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Use of a Varicella-Zoster Virus (VZV) Vaccine to Prevent Shingles in HIV-Infected Children Who Have Already Had Chickenpox

This study has been completed.
Sponsor:
Collaborator:
Information provided by (Responsible Party):
National Institute of Allergy and Infectious Diseases (NIAID)
ClinicalTrials.gov Identifier:
NCT00001125
First received: January 17, 2000
Last updated: October 28, 2014
Last verified: October 2014

January 17, 2000
October 28, 2014
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Complete list of historical versions of study NCT00001125 on ClinicalTrials.gov Archive Site
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Use of a Varicella-Zoster Virus (VZV) Vaccine to Prevent Shingles in HIV-Infected Children Who Have Already Had Chickenpox
Use of a Live-Attenuated Varicella-Zoster Virus (VZV) Vaccine to Boost Immunity to VZV in HIV-Infected Children Previously Infected With Varicella

The purpose of this study is to see if the varicella-zoster virus (VZV) vaccine will be safe and if it can help prevent shingles in HIV-infected children who have already had chickenpox.

VZV is the virus that causes chickenpox. If this virus is reactivated in the body, it can also cause shingles. Shingles is common in children with HIV who have had chickenpox, although it is usually not life-threatening. The VZV vaccine used in this study may be able to prevent HIV-positive children who have had chickenpox from developing shingles.

Varicella (chickenpox) results from primary infection with VZV. Varicella, a common and usually benign illness in normal children, is more severe in HIV-infected children and may result in other conditions such as HZ (shingles). HZ is due to reactivation of latent VZV acquired during varicella and is common in HIV-infected children who have had natural varicella. While HZ is not likely to be life-threatening in these children, it does cause considerable morbidity and interferes with quality of life. Use of a live-attenuated VZV vaccine may be able to boost immunity in these children.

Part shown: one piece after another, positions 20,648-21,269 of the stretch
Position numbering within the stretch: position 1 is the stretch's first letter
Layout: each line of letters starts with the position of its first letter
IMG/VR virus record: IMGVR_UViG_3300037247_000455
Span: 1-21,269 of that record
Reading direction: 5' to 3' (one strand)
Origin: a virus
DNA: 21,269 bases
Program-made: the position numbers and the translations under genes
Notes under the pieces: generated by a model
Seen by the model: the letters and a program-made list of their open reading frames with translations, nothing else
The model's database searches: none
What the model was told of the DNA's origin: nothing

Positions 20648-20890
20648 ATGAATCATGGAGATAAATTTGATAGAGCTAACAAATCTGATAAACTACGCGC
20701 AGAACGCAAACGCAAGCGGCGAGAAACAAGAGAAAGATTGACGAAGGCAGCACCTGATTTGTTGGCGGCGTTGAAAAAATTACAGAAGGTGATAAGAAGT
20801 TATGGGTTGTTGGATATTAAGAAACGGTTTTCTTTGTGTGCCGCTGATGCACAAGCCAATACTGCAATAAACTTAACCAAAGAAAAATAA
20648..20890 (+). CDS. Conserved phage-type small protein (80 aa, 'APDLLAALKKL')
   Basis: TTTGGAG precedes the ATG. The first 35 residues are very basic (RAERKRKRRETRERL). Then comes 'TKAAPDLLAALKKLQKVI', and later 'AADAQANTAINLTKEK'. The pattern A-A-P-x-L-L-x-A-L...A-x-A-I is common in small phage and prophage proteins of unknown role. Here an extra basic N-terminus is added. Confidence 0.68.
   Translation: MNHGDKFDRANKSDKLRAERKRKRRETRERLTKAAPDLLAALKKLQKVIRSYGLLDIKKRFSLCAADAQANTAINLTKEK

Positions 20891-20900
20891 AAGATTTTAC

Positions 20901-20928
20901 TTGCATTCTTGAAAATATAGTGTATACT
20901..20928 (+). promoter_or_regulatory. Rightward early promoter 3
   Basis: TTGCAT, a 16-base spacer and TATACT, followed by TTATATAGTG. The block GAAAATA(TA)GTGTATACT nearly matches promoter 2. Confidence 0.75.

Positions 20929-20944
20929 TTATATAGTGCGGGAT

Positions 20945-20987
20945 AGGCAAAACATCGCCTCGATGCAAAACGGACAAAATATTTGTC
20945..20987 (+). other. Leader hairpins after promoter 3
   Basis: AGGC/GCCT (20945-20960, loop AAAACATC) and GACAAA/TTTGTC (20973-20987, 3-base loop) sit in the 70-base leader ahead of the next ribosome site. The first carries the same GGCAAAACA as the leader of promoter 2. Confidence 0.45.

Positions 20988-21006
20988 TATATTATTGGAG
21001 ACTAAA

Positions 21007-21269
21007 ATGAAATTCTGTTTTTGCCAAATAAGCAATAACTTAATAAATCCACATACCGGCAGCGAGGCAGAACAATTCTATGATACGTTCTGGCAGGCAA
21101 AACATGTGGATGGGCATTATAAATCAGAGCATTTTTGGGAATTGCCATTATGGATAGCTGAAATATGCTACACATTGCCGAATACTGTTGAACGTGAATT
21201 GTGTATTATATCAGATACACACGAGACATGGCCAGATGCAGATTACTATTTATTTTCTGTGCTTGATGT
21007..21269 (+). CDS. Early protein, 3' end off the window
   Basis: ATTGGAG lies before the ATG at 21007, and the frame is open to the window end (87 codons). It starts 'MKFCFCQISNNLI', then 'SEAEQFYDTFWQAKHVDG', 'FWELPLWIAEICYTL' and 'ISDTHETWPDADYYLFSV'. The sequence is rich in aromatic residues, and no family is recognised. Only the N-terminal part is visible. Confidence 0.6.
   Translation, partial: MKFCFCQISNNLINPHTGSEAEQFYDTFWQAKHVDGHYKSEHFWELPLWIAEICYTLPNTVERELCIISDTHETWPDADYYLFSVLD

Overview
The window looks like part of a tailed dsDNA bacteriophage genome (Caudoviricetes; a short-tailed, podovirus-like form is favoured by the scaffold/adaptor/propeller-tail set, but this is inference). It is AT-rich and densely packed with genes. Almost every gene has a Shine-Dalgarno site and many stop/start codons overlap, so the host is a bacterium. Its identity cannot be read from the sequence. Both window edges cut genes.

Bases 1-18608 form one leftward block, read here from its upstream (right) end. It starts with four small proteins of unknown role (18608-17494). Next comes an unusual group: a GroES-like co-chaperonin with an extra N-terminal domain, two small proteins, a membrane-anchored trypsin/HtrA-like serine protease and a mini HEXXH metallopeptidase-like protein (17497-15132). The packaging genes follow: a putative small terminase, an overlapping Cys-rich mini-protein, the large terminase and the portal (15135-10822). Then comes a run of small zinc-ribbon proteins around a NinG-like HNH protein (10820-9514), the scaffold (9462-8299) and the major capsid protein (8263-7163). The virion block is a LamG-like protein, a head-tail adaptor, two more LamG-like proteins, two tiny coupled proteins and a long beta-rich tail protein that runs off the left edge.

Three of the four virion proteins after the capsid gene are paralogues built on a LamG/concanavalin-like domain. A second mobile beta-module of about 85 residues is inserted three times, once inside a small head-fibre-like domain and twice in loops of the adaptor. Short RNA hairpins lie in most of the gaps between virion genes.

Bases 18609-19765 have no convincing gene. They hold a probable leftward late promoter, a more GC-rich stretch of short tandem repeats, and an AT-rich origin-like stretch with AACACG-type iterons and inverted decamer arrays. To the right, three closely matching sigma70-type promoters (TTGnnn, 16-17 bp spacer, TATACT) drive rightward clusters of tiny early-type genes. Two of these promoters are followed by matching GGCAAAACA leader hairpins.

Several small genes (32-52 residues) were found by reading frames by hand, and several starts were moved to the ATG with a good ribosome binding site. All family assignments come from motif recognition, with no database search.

Two immunologic cohorts are enrolled. Cohort A includes children with a CD4 cell percentage greater than or equal to 20 percent that has been documented as stable for at least the 6 months prior to the time varicella developed (confirmed by a minimum of 2 tests) and a CD4 cell percentage greater than [AS PER AMENDMENT 10/27/99: or equal to] 15 percent that has been documented as stable for at least the 6 months prior to enrollment (confirmed by a minimum of 2 tests). Cohort B includes children with a CD4 cell percentage greater than or equal to 10 percent and less than 15 percent that has been documented as stable for at least the 6 months prior to the time varicella developed and stable for at least the 6 months prior to enrollment (confirmed by a minimum of 2 tests). [AS PER AMENDMENT 4/20/01: Cohort B includes children who have a CD4 cell percentage less than 15% documented by a minimum of 1 but preferably 2 tests within 1 year of onset of varicella (i.e., within 1 year before to 1 year after varicella) and a CD4 cell percentage greater than or equal to 15% documented by a minimum of 2 tests at the time of enrollment.] A pilot study precedes the full study. [AS PER AMENDMENT 10/27/99: The pilot study for Cohort A precedes the full study for Cohort A and the pilot study for Cohort B. The pilot study for Cohort B precedes the full study for Cohort B.] The pilot study includes 10 children from each cohort who receive live-attenuated VZV at Weeks 0 and 8. If 3 pilot-study patients in a cohort meet a toxicity endpoint related to the vaccine, the dose regimen has failed the safety criteria for that cohort. [AS PER AMENDMENT 10/27/99: If 3 children in the pilot study for Cohort A meet a toxicity endpoint deemed to be related to the vaccine, the dose regimen has failed safety criteria for both cohorts. If 3 children in the pilot phase of Cohort B meet a toxicity endpoint deemed related to the vaccine, the dose regimen has failed the safety criteria for Cohort B.] If, at 12 weeks after immunization, at least 5 pilot-study patients in a cohort respond and the safety profile is deemed adequate, the pilot study extends into a full study with the immunization of an additional 20 patients from that cohort. [AS PER AMENDMENT 10/27/99: If, at Week 12, at least 5 pilot-study patients in Cohort A meet immunologic criteria and the safety profile is deemed adequate, then the full study for Cohort A and the pilot study for Cohort B opens. If the same immunologic and safety criteria are met for the pilot study for Cohort B, then the full study for Cohort B opens.] If either cohort shows an inadequate immunologic response or safety profile, the study team reviews the results to determine if another regimen should be considered. In the full study, patients receive 2 immunizations, at Weeks 0 and 8. Varicella antibody titers and in vitro responder cell frequency (RCF) assays are measured at Weeks 0, 4, 8, 12, 24, 52, 78, and 104. Symptoms, HIV progression, and VZV presence are monitored throughout the study.